It is beyond any doubt that individualism causes destructive behavior, but self destructive behavior? Well, consider that the individuals making the decisions on behalf of the corporations, or on behalf of themselves (as many of the top decision makers have incentives to make their corporations more profitable), just as the man drilling the hole in the boat, also must live with the consequences of their actions. In many cases, they might not feel those consequences immediately, but eventually, everyone is impacted.
But alas, this myth is a useful one when you’re trying to gain the support of the rural poor to advance the will of the super rich. Many of the people who make up the base of the Republican party are the same people who get beaten down by Republican policy. This is because, like most Americans, they don’t pay any attention to the policy after the election, so they believe the rhetoric. They believe in individualism because when you’re a farmer or rancher, you work the land and raise crops or cattle by the sweat of your own brow. This is the very appealing image of rugged individualism as portrayed by Reagan and before him Teddy Roosevelt. However, when you look at the results of policies of conservative governance, you see a widening of the income gap caused by upward redistribution of wealth.
Meanwhile, although the Republican party (and conservatives generally) espouse individualism as a core value, social conservatives don’t really want individuals to have any real choices that pertain to their personal lives. It really only takes one look at today’s war on women, or their fight against the rights of gay Americans, or their recent onslaught against labor. It’s clear that while they talk a lot about individualism, they really only like it when it means that corporations can do whatever the heck they please.
Many people have been taken in by the myth of individualism over the years. There are always those who are willing to believe that people can make it on their own, despite the fact that everyone needs the things society provides through our government in order to succeed. If it weren’t for our shared systems of education, transportation, sewage, water, (subsidized and regulated) power, public safety, dispute resolution (the courts), etc., it would be impossible for businesses and the individuals behind them to succeed.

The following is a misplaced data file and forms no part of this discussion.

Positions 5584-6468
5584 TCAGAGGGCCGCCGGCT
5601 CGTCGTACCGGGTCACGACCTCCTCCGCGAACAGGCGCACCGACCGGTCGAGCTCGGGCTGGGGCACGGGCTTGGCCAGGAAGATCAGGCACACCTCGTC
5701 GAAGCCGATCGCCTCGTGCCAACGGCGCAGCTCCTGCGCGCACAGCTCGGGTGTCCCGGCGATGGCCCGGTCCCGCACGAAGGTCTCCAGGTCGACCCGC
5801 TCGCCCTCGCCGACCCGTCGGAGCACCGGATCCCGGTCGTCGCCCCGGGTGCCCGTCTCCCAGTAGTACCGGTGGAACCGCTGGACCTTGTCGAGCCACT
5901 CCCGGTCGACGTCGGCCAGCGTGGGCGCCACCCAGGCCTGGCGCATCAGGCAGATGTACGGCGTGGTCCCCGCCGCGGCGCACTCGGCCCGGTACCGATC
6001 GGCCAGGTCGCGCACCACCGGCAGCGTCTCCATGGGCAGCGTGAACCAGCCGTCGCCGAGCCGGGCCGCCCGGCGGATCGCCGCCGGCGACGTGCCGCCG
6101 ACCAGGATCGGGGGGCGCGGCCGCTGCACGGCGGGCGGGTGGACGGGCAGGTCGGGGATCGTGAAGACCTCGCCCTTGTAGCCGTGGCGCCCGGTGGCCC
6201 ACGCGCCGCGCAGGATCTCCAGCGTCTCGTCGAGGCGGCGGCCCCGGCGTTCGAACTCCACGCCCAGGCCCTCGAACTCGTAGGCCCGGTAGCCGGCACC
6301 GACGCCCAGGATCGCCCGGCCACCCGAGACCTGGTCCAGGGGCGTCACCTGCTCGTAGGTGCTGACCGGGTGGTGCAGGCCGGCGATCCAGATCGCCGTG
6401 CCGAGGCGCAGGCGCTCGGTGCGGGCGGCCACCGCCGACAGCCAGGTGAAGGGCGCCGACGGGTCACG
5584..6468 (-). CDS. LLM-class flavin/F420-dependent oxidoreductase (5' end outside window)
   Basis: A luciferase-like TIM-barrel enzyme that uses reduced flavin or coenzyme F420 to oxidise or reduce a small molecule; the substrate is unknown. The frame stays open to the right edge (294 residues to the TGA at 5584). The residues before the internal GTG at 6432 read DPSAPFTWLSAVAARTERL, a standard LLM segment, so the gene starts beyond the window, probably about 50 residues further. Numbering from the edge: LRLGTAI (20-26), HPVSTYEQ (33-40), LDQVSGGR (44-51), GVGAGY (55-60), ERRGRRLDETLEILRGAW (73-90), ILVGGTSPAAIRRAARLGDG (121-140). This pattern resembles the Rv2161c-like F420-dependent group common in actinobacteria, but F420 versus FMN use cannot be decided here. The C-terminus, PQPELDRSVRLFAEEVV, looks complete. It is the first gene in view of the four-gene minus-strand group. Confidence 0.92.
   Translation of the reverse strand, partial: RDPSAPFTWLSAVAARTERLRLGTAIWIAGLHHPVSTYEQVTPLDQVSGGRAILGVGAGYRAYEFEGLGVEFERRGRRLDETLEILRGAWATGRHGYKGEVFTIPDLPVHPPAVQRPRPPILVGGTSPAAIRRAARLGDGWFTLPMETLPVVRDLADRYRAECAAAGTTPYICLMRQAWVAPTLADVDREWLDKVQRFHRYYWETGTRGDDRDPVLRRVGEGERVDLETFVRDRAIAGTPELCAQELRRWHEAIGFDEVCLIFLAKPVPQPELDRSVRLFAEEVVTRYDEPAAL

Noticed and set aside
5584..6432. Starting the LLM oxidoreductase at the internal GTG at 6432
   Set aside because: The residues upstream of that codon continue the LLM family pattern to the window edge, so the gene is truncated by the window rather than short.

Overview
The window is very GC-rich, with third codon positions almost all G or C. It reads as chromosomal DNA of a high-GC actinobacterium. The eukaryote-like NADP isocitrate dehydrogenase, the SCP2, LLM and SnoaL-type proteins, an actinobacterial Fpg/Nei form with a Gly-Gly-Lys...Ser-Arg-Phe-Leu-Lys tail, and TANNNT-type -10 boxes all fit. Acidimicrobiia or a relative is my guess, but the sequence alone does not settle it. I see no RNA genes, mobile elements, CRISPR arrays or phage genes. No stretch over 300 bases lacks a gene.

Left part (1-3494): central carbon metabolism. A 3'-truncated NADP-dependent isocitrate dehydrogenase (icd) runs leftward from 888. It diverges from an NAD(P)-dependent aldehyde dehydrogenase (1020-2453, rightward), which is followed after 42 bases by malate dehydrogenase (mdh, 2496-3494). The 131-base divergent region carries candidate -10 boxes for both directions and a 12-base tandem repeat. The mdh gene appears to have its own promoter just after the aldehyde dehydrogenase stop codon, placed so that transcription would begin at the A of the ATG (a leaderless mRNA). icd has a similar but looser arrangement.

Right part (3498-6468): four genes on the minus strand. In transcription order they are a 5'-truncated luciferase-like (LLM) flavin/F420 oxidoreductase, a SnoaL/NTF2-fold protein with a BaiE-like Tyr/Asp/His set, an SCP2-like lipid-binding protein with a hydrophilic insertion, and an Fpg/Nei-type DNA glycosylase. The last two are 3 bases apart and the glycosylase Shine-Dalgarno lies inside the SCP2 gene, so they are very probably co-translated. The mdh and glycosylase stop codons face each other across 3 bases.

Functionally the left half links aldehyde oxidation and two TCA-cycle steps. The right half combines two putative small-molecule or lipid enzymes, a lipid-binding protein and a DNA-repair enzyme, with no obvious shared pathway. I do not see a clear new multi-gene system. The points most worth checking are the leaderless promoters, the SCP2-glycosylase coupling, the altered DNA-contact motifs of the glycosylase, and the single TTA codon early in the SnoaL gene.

The truth is that there really is no such thing as individualism. The whole concept is a falsehood, a myth. The reality is that we truly are all in this together, but in the minds of so many conservatives, you’re on your own.
Cross posted on Daily Kos.
Update: In the linked posting on Daily Kos, a few people have noted in the comments that there are positive aspects of individualism. This is not what the diarist meant to address. I was referring to individualism as a societal theory, not a personal trait. I’m specifically referring to people pursuing their individual self interest as is discussed in the free market ideological theories of Milton Friedman. Sorry if this was unclear.
In this vein, individualism causes destructive behavior because it presumes that what is right for the individual is right for all. This is a false presumption as what feels good to me might be to pillage the village, but clearly this would not be best for the village. People who see themselves as disconnected from the community (even if all they want is to be left alone), do harm to themselves and others whenever they act in a way that is harmful to society.
I’m not saying that we don’t have individual responsibilities or arguing that we should have some sort of big brother watching what we do, or that we shouldn’t be allowed to do things that we like. I am arguing however, that we have an effect on one another, whether we know it (or like it) or not.